Orders from North American cities for public light rail and subway cars cushioned the losses from MLW. Following these successes, the company won a contract from the New York Metro Transit Authority for 825 subway cars in 1982. The order, valued at around $1 billion, was the largest single export sale by a Canadian manufacturer. It was facilitated by two things that were important parts of Bombardier’s operations: assistance from the Canadian government to help finance the deal, and use of another company’s expertise — in this case, Kawasaki Heavy Industries, a firm with personal transport, trains, shipbuilding, aerospace and other interests. The company also joined a trend of sending managers to Japan to learn about factory operations and managerial techniques.
The success of the New York bid, which sparked orders from other North American cities, including cars for Vancouver’s SkyTrain, encouraged the company to expand its public transport capacity. The company identified Europe as a key market, given the importance of mass transit for most European countries. In 1986, Bombardier began to gradually absorb the Belgian railcar manufacturer BN Constructions Ferroviaires et Métalliques. The company continued to buy European rail firms, culminating in the $1.1-billion purchase of German-based Adtranz from DaimlerChrysler in 2001, making it one of the three largest train manufacturers in the world.
From Trains to Planes: 1980s and 90s
In 1986, Prime Minister Brian Mulroney’s government sought to privatize the federally owned aerospace firm Canadair. Bombardier initiated the purchase for four reasons: CEO Laurent Beaudoin’s constant interest in diversification, the relatively low purchase price (about $140 million), the prospect of owning and developing Canadair’s well-regarded Challenger jets, and the opportunity to use its new aeronautic expertise to secure contracts for maintaining Canada’s CF-18 fighter jets (see Military Aviation). When the Mulroney government awarded Bombardier the CF-18 contract over the bid of the Winnipeg-based subsidiary of Bristol Aerospace, long-held western suspicions of federal preference for eastern industrial development over western interests re-emerged. For years, the Reform Party and Canadian Alliance, both with considerable power in the West, would claim that Bombardier was a beneficiary of corporate welfare and federal favouritism for Quebec.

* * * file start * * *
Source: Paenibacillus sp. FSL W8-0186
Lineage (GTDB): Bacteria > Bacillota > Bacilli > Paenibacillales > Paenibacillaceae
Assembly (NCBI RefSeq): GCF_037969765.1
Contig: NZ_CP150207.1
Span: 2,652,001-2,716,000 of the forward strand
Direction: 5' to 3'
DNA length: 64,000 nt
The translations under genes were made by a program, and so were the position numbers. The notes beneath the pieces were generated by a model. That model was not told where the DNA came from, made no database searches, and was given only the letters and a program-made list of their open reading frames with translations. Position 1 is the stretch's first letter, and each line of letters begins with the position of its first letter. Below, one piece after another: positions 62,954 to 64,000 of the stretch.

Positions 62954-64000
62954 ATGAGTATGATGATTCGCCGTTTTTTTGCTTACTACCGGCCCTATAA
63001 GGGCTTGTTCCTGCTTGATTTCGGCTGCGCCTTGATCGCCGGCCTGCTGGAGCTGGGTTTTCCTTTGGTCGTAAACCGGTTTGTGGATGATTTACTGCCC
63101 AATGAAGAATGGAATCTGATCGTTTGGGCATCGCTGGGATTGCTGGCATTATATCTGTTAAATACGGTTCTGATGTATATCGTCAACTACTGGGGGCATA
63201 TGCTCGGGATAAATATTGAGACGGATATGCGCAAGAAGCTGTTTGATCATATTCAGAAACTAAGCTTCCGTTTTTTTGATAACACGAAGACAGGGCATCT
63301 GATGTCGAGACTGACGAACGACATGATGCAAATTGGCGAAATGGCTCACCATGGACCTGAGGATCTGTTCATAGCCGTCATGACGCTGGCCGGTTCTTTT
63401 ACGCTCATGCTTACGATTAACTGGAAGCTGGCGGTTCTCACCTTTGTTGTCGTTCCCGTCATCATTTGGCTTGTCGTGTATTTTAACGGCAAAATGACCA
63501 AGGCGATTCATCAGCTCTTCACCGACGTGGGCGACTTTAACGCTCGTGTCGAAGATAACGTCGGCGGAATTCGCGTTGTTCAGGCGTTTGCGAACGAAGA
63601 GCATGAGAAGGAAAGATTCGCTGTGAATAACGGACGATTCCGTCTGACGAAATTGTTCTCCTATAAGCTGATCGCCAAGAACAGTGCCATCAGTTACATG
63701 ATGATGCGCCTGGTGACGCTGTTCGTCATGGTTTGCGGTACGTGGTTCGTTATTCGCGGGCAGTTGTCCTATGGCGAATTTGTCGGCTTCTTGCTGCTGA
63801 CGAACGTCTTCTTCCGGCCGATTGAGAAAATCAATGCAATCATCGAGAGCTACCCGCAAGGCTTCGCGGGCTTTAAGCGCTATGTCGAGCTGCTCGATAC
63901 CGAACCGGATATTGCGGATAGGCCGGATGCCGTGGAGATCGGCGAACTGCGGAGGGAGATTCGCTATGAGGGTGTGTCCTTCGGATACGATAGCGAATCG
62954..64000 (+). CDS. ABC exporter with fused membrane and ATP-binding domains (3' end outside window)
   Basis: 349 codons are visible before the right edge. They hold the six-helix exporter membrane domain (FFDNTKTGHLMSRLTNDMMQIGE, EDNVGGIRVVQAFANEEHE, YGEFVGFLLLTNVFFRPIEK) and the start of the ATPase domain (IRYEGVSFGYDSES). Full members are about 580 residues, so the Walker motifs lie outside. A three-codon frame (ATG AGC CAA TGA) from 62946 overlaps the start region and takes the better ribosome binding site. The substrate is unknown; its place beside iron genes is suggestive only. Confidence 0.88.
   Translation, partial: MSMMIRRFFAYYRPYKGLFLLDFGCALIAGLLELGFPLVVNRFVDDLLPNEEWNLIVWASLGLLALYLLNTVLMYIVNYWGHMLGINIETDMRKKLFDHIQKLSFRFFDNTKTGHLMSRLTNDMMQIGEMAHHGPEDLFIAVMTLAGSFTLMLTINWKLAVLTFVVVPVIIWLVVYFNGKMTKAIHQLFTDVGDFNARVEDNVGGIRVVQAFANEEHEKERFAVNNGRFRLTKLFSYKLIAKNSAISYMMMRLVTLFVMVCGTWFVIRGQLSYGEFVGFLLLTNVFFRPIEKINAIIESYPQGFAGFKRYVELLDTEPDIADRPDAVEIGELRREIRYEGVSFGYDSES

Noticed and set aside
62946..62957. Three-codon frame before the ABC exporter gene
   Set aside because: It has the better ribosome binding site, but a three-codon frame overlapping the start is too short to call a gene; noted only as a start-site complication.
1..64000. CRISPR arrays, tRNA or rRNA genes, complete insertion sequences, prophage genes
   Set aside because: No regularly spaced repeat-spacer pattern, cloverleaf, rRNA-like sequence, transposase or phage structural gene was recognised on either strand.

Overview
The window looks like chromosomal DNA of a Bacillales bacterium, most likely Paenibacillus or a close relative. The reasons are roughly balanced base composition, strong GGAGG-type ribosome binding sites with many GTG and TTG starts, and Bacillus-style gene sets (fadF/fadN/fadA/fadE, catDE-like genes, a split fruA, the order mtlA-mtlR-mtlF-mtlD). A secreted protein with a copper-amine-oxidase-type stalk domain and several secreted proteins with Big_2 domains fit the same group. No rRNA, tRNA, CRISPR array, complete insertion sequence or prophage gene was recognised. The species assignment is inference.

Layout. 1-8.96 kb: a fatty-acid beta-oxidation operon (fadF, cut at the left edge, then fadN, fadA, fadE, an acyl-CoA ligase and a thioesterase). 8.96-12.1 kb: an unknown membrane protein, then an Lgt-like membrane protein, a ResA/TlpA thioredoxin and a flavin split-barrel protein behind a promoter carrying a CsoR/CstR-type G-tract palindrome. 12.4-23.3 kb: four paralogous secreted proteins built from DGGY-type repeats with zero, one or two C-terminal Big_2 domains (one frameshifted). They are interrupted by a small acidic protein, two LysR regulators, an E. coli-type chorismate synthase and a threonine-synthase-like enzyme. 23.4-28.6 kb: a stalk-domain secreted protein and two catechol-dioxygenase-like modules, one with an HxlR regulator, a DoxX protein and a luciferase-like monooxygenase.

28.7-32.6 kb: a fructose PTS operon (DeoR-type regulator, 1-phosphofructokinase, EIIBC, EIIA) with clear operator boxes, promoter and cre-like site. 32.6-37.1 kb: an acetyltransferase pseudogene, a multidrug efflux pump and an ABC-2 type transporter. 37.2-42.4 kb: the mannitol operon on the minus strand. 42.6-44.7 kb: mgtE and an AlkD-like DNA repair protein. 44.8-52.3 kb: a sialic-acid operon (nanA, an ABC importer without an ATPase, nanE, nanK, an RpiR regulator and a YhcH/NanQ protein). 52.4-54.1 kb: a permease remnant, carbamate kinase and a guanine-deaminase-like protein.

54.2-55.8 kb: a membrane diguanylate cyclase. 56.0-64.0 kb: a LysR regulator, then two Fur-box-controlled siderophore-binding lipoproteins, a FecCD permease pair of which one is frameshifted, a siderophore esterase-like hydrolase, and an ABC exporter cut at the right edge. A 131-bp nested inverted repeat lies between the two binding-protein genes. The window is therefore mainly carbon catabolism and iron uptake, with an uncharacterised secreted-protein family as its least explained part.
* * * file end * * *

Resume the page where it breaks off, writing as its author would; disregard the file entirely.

Following the Canadair purchase, Bombardier continued looking for value in struggling aerospace companies. In the United Kingdom, Prime Minister Margaret Thatcher’s government sought to privatize the Northern Ireland aerospace company Shorts in 1989, and Bombardier moved quickly to bid, offering $60 million. The company sought to acquire some of Shorts’ regional jet expertise (i.e., small, short-haul aircraft) and was encouraged by British government assurances that they would help fund the modernization of the plant, among other benefits.
Along with entering the commercial and military aerospace markets, Bombardier expanded into the private jet market with its 1990 purchase of Kansas-based Learjet for $75 million. Keeping with its tendency to accumulate other companies’ expertise, Bombardier kept much of Learjet intact, making only moderate adjustments to the firm’s managerial practices.
In 1992, Bombardier acquired aircraft manufacturer de Havilland Canada from another aircraft company, Boeing. De Havilland was particularly known for its Dash 8 commuter airplanes, complementing Bombardier’s regional jet production. Government contributions, including a 49 per cent equity stake in the firm purchased by the Ontario government, further facilitated the deal. By 1997, Bombardier transformed these government-supported purchases into about a 50 per cent share of the global regional jet market.
Following Bombardier’s significant expansion, CEO Laurent Beaudoin strained to manage the massive company. Under the direction of his executive vice president, Dr. Yvan Allaire, the firm restructured the management of its five operating groups in 1996 — aerospace, rail transportation, recreational products, international markets and financial services — each one getting its own president and chief operating officer. The relatively small Montreal headquarters, with about 150 employees, oversaw the five groups, but each unit was given considerable independence for making operational decisions.
Challenges in the 21st Century
Originally, the financial services arm of the company, Bombardier Capital, primarily concerned itself with arranging financing for snowmobile dealers. Inspired by how General Electric’s financial services unit, GE Capital, had expanded into financing a wide range of activities, Vice President Yvan Allaire led Bombardier Capital’s expansion into ventures unrelated to its core transportation businesses. These ventures included offering mortgages for high-risk, prefabricated home development, concentrated in Texas and South Carolina. However, this expansion failed, as many people who took on these mortgages were unable to pay their loans and investors found Bombardier’s mortgage business increasingly unappealing. Following this episode, by 2001 Bombardier had largely withdrawn from the mortgage market, having lost $663 million in company value.